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VOLUME 18 , ISSUE 8 ( August, 2014 ) > List of Articles

RESEARCH ARTICLE

Profile of organ dysfunction and predictors of mortality in severe scrub typhus infection requiring intensive care admission

Kishore Pichamuthu, John Victor Peter, Gunasekaran Karthik, Kartik Ramakrishna, John Antony Jude Prakash, George M. Varghese, Mathew Griffith, Rajamanickam C. Kalki, Anugragh Chrispal, Ramya Iyyadurai, Ooriapadickal Cherian Abraham

Keywords : Intensive care, organ dysfunction, outcome, rickettsia, ventilation

Citation Information : Pichamuthu K, Peter JV, Karthik G, Ramakrishna K, Prakash JA, Varghese GM, Griffith M, Kalki RC, Chrispal A, Iyyadurai R, Abraham OC. Profile of organ dysfunction and predictors of mortality in severe scrub typhus infection requiring intensive care admission. Indian J Crit Care Med 2014; 18 (8):497-502.

DOI: 10.4103/0972-5229.138145

License: CC BY-ND 3.0

Published Online: 01-08-2014

Copyright Statement:  Copyright © 2014; Jaypee Brothers Medical Publishers (P) Ltd.


Abstract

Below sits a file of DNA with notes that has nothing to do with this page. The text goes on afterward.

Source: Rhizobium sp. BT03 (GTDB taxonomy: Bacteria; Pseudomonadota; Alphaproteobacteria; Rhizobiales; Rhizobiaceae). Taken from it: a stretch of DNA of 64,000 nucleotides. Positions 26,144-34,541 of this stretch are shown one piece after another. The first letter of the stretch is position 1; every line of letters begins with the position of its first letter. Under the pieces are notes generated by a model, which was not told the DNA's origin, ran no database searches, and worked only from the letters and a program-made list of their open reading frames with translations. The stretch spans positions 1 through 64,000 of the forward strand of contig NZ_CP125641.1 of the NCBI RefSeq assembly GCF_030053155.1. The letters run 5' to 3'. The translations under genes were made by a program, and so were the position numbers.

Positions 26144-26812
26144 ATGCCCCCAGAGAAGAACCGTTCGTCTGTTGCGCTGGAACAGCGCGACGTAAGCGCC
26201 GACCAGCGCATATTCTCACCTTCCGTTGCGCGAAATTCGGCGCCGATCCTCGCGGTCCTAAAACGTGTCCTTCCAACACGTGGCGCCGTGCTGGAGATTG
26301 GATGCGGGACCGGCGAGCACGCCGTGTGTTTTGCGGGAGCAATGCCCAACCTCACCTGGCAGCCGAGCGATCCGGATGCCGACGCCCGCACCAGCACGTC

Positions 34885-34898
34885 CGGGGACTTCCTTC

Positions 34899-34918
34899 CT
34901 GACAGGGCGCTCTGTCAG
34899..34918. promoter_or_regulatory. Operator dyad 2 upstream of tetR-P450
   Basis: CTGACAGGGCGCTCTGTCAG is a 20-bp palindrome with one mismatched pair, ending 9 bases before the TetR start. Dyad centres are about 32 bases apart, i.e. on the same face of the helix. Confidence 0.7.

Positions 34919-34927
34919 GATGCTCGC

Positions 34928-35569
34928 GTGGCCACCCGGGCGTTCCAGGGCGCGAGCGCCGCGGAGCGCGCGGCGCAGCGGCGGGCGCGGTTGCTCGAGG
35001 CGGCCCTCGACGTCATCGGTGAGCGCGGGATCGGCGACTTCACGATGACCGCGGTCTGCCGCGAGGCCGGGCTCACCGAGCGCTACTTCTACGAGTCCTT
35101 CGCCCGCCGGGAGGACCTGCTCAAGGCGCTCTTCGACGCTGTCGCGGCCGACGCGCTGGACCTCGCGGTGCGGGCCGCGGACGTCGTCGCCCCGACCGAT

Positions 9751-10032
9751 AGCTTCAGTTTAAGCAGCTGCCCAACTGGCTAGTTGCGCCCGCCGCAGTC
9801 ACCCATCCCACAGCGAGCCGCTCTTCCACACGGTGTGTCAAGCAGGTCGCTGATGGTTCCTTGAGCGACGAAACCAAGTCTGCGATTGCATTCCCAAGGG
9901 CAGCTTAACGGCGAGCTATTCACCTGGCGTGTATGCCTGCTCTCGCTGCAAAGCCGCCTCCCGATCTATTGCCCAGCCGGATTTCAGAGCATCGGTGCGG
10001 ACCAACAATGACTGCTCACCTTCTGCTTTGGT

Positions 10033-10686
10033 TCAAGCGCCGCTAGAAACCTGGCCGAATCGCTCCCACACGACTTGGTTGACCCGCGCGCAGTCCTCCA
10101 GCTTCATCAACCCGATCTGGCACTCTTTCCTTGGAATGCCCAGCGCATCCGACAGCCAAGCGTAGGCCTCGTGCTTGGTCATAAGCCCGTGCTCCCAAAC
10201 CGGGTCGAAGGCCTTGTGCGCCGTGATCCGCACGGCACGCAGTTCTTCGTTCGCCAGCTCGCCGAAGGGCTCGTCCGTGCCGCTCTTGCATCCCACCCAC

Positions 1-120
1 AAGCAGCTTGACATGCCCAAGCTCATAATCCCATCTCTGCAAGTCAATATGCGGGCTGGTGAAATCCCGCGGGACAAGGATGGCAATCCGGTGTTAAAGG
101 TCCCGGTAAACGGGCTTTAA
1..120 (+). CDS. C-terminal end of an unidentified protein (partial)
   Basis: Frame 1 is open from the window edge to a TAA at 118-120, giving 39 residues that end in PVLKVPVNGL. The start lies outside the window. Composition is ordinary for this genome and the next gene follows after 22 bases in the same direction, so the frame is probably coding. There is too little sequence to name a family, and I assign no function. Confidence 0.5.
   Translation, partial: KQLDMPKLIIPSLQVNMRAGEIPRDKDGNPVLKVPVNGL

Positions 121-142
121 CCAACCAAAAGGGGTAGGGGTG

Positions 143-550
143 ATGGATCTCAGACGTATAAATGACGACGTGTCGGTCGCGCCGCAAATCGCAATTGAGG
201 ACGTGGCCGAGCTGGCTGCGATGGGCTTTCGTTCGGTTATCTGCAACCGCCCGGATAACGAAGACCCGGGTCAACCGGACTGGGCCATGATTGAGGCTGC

Background and Aims: Scrub typhus, a zoonotic rickettsial infection, is an important reason for intensive care unit (ICU) admission in the Indian subcontinent. We describe the clinical profile, organ dysfunction, and predictors of mortality of severe scrub typhus infection. Materials and Methods: Retrospective study of patients admitted with scrub typhus infection to a tertiary care university affiliated teaching hospital in India during a 21-month period. Results: The cohort (n = 116) aged 40.0 ± 15.2 years (mean ± SD), presented 8.5 ± 4.4 days after symptom onset. Common symptoms included fever (100%), breathlessness (68.5%), and altered mental status (25.5%). Forty-seven (41.6%) patients had an eschar. Admission APACHE-II score was 19.6 ± 8.2. Ninety-one (85.2%) patients had dysfunction of 3 or more organ systems. Respiratory (96.6%) and hematological (86.2%) dysfunction were frequent. Mechanical ventilation was required in 102 (87.9%) patients, of whom 14 (12.1%) were solely managed with non-invasive ventilation. Thirteen patients (11.2%) required dialysis. Duration of hospital stay was 10.7 ± 9.7 days. Actual hospital mortality (24.1%) was less than predicted APACHE-II mortality (36%; 95% Confidence interval 32-41). APACHE-II score and duration of fever were independently associated with mortality on logistic regression analysis. Conclusions: In this cohort of severe scrub typhus infection with multi-organ dysfunction, survival was good despite high severity of illness scores. APACHE-II score and duration of fever independently predicted mortality.


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